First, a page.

There is a strong point of view that a minimum guarantee of performance should have been in place in lieu of all that has been given away: for example, handling a minimum of six lakh TEUs and adequate compensation for the shortfall to be paid to the Port. That would have saved the day for the Cochin Port. However, in this too exists a counter to this line of thought: after all, this is an arrangement for 30 years, and there is every likelihood of the performance going up drastically in the long term. Any insistence on minimum performance guarantee could have resulted in a lesser share than the present 33 percent, resulting in less income in the long-term.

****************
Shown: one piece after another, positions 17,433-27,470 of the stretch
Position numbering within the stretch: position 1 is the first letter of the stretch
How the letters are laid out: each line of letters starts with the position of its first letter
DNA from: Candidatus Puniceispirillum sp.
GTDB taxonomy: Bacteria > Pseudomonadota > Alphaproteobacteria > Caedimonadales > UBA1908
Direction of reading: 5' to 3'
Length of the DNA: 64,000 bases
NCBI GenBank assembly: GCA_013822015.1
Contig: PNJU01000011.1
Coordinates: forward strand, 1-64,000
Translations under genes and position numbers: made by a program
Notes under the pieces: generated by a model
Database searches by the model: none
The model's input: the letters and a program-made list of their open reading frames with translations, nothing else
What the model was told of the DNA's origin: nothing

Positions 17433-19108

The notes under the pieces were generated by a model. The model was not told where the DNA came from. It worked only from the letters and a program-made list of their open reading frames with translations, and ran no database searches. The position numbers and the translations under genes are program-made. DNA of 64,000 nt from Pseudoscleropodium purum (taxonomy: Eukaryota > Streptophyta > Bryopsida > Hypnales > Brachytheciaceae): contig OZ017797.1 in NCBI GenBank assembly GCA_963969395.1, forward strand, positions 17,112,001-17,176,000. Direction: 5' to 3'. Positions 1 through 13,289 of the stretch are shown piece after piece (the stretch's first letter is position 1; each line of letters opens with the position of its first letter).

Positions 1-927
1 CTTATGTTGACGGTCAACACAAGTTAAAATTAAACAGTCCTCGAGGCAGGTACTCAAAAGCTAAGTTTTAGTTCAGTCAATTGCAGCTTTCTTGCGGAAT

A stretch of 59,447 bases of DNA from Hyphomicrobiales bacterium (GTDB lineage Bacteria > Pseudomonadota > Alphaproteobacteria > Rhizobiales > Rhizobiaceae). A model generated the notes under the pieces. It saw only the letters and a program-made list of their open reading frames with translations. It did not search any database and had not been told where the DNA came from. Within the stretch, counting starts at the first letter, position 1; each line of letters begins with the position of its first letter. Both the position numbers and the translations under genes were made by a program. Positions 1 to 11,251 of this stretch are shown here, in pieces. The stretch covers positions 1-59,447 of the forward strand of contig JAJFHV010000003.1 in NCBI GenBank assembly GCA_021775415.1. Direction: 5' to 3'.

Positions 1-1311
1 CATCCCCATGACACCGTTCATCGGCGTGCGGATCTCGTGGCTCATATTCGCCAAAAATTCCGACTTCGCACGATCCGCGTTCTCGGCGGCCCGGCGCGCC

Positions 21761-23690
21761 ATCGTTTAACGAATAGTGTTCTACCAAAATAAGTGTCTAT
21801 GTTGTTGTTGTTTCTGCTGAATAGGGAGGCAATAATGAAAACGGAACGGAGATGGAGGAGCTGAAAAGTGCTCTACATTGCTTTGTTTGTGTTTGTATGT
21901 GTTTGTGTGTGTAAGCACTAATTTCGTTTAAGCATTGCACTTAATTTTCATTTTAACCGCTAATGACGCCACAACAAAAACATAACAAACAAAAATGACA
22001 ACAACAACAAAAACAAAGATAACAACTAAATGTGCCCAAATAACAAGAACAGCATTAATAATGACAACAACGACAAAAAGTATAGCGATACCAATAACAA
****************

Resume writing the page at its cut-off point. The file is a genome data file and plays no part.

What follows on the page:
Two factors that are often ignored in any discussion on the ICTT are the environmental and human costs that the project has extracted. It may take a few more years for the impacts of the road and railway line that practically divide the Vembanad lake to surface. However, the human cost is there for everyone to see, written on the face of those unfortunates ones who were uprooted and are yet to be rehabilitated in the real meaning and spirit of the word. 326 families were forced out from their habitats for road and rail connectivity. About 300 families are still in the wilderness, either in rented accommodation or in makeshift hovels.
It may be a long time before we can rise above the economic malfunctioning of the project and treat these issues on priority.